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Parents' Guide to

No Man of God

By Tara McNamara, Common Sense Media Reviewer

age 15+

Graphic descriptions of violence in pointless Bundy drama.

Movie NR 2021 100 minutes
No Man of God Poster Image

A Lot or a Little?

What you will—and won't—find in this movie.

Community Reviews

age 18+

Based on 3 parent reviews

age 18+

Deep, disturbing, and definitely not for kids

Firstly, this film is not for kids. Period. However, your kids will grow up one day and be confronted with the evil that's in the world. Heck, they might even have to confront the darkness within themselves one day. That's really what this film is about. It's a deep film, a disturbing film—but it's anything but 'pointless' and 'appalling', as the Common Sense Media review labels it. But hey, if 'a negative portrayal of an evangelical figure' is too much for you, maybe you ought to give this one a miss.

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2 people found this helpful.
age 17+

Outstanding, adult-oriented film

This is an Oscar-caliber film with incredible acting, direction, editing and cinematography. It's not for everyone, but cinema-lovers, as well as thriller/true crime lovers will greatly appreciate. The Common Sense Media review by Tara McNamara is completely clueless. This film will win awards.
2 people found this helpful.

Is It Any Good?

Our review:
Parents say (3 ):
Kids say (1 ):

With its religious overtones, this saint vs. sinner drama is more appalling than compelling. Mostly a talky game of cat and mouse, it lacks the mystery and danger of the similarly plotted Silence of the Lambs. Mild-mannered Hagmaier is a buttoned-up Christian who starts each day with prayer and interacts with the worst of humanity to do God's work: He needs to understand how a serial killer thinks in an effort to capture other serial killers. Like Lambs' Clarice, Hagmaier maintains his calm and cool on the surface, even when he's sweating on the inside. But No Man of God is based on real life, and Bundy is most definitely no longer a public menace here. He may be cocky, but he's well-incarcerated on Death Row, and Hagmaier isn't out in the field tracking a murderer. And, of course, since Hagmaier is a man, Bundy sees him as a chum, not prey. While director Amber Sealey tries to show that the stakes are high -- Hagmaier is trying to find out the details of Bundy's murders to give closure to the families before Bundy is executed -- it's hard not to observe that Bundy is a dead man walking.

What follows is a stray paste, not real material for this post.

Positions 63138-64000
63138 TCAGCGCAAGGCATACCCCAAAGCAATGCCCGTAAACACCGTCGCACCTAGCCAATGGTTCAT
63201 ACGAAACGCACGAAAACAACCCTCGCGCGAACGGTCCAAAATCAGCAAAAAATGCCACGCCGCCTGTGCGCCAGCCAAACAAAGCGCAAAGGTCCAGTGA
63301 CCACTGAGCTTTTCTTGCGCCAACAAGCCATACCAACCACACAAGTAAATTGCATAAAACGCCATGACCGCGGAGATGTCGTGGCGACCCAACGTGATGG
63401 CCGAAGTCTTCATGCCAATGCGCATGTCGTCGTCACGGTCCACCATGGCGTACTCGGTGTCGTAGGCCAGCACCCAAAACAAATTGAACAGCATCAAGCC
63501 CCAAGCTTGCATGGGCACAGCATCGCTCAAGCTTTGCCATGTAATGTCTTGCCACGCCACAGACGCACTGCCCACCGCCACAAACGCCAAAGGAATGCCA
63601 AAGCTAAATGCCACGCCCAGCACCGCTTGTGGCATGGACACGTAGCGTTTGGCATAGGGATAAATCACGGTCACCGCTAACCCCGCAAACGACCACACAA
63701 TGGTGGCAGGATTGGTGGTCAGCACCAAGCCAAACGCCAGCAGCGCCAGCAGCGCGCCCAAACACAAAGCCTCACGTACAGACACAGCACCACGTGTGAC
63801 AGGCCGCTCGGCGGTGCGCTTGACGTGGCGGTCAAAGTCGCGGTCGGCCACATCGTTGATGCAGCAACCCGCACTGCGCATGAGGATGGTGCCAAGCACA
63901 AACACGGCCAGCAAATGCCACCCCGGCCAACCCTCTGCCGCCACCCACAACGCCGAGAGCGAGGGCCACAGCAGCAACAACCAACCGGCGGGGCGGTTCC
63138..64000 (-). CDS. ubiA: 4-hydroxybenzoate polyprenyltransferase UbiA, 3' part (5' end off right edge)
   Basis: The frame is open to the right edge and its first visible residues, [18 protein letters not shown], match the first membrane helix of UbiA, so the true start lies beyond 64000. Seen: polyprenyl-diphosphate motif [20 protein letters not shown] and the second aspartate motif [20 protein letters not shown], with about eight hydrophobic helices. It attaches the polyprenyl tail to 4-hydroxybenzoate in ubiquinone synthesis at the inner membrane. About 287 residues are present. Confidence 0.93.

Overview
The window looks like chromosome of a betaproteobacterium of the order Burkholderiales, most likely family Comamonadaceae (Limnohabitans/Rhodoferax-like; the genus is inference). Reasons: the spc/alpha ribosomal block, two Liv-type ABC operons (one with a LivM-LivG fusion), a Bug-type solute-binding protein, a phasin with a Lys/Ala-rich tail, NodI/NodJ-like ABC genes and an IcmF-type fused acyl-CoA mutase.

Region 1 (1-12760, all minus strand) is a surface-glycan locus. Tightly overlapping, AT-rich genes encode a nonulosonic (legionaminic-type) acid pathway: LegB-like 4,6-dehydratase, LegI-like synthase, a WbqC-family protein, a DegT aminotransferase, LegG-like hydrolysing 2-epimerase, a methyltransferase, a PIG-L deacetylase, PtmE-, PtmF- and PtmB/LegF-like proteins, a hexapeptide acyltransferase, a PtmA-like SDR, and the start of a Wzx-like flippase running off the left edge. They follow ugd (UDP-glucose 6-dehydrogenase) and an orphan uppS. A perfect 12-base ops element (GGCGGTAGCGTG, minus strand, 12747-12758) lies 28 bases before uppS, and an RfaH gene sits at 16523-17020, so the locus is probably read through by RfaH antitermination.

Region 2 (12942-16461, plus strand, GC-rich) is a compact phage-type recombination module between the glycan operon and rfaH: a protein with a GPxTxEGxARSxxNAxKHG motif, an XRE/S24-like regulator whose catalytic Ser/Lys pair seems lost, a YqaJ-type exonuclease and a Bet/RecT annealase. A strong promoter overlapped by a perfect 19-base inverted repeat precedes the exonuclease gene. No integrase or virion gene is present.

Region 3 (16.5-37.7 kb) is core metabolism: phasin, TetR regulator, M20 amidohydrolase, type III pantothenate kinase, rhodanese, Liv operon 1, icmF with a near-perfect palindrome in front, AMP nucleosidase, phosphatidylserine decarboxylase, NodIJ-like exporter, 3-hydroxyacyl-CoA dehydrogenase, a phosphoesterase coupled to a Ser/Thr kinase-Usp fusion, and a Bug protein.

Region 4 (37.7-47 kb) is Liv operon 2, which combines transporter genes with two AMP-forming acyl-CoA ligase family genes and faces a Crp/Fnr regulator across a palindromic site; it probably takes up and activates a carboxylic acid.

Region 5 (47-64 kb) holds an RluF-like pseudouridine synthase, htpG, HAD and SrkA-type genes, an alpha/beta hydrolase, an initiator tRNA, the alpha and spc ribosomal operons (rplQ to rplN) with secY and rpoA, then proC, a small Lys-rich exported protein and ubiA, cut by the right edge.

If there's any doubt about that, when Bundy finally gives a (literal) blow-by-blow account of how he targeted, stalked, raped, and murdered his victims, it feels repulsive that the filmmakers decided to include it. Bundy references 1960s-era detective magazines as a guide for how to get away with murder, showing images of women tied up that convey to viewers the fact that those images carried a sexual titillation for Bundy. Simillarly, when Bundy recounts his terrible acts to Hagmaier, the delivery has an intensity that carries a similar potential. While this is intended to be a film about the quiet, controlled Hagmaier -- the top criminal profiler in history -- the dynamic Bundy steals the focus and makes it about him, even if that's not the intention. Sadly, all that reverberates is that one man, through his evil acts, became an infamous villain; the other, an unfamous hero.

Movie Details

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